Not going to the Embedded Systems Conference but are in the Boston Area and want to talk to us?  That is great!  Please contact us through the online form and we will work out a time to get together.

We are really looking forward to meeting all the innovators in the Boston area and figuring out how we can help you achieve your goals.  See you soon!



BeagleBone® Blue and OSD3358: The Fastest Way to Build Your Own Robots


Robots are everywhere. Self-guided vacuums cruise across our floors.  Manufacturing robots construct cars and appliances with speed and precision. Self–driving cars are only a few years away from commercial viability. The R2 Robonaut has been helping astronauts on the space station for years. A little closer to Earth, drones help people take stunning overhead photos and videos. Soon, drones may even deliver packages or rescue lost hikers.

Even with the explosion of robots all around us, building them can be challenging. For a robot to complete a task safely and correctly, the robot needs to interact and sense its environment and know how to react.  This requires complicated mechanical, electrical, and software functions all working together with precision. With so much complexity, robot development might seem the sole province of well-funded institutions and companies.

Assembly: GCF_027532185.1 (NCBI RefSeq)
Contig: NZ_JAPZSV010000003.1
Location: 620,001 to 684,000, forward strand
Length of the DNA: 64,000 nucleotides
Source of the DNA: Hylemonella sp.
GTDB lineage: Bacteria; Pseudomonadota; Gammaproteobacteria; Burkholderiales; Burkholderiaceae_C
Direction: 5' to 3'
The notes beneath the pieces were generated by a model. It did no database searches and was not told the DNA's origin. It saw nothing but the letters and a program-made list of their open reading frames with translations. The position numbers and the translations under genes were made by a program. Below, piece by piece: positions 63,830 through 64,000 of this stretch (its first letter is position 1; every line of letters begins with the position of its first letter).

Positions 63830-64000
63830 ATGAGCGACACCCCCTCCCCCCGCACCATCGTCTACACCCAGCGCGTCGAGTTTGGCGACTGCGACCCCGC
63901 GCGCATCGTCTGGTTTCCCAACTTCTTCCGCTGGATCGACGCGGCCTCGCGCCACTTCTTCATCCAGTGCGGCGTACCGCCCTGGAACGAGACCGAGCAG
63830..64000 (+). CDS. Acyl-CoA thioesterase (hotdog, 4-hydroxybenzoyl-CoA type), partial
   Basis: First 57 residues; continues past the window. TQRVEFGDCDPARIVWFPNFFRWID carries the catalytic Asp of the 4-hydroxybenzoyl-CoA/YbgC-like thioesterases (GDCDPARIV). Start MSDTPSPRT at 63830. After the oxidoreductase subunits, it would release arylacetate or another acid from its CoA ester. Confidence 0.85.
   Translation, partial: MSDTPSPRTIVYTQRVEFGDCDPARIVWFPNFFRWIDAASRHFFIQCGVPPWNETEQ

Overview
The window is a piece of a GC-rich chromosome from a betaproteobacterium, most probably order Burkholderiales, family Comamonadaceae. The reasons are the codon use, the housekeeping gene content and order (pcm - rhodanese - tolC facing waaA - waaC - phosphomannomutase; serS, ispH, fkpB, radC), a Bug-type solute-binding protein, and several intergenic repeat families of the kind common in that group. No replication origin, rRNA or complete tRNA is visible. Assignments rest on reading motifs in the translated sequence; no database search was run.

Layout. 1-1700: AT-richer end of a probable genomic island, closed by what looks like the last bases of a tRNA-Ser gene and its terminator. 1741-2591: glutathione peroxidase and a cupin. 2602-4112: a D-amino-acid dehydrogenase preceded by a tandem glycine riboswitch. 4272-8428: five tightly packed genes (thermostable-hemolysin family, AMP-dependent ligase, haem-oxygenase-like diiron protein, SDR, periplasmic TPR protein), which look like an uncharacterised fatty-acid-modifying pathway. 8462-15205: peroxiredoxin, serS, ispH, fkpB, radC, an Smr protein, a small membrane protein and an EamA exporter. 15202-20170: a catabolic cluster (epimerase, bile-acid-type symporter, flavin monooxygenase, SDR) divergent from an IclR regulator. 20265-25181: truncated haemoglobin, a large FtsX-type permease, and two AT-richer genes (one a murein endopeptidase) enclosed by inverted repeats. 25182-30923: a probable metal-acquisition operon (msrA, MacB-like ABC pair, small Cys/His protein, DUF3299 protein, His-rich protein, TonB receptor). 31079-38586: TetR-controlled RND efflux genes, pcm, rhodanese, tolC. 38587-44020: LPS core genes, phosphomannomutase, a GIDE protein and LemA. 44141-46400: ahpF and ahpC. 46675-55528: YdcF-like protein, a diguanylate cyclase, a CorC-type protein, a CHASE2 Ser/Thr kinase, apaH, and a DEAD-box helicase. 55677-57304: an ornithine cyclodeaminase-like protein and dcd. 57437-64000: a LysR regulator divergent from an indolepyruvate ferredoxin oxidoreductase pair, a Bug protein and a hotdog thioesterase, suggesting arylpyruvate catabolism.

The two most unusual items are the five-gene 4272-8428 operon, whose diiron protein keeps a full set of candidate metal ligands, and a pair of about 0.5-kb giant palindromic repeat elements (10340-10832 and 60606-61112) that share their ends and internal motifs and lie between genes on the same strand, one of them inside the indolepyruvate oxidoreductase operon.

Not any longer.

Enter BeagleBone®  Blue

BeagleBone® Blue

The BeagleBoard.org® Foundation in partnership with Octavo Systems has developed BeagleBone® Blue, an open-source robotics controller platform that allows anyone to quickly and easily build their own robots. The controller is LINUX-enabled, community-supported, and fully open-source. Octavo Systems’ OSD3358 System-in-Package (SIP) technology provides BeagleBone®  Blue’s primary computing power and RAM.  The board also provides 4GB of on-board flash storage. BeagleBone®  Blue is compatible with Debian, ArduPilot, ROS, and features the Cloud9 IDE.

BeagleBone® Blue includes powerful high-performance connectivity interfaces, including USB 2.0 client and host connections. The controller also provides wireless connectivity using 802.11b/g/n, Bluetooth 4.1, and Bluetooth Low Energy (BLE). Through the pre-configured WiFi access point you can begin your code development simply by connecting a battery and opening your web browser.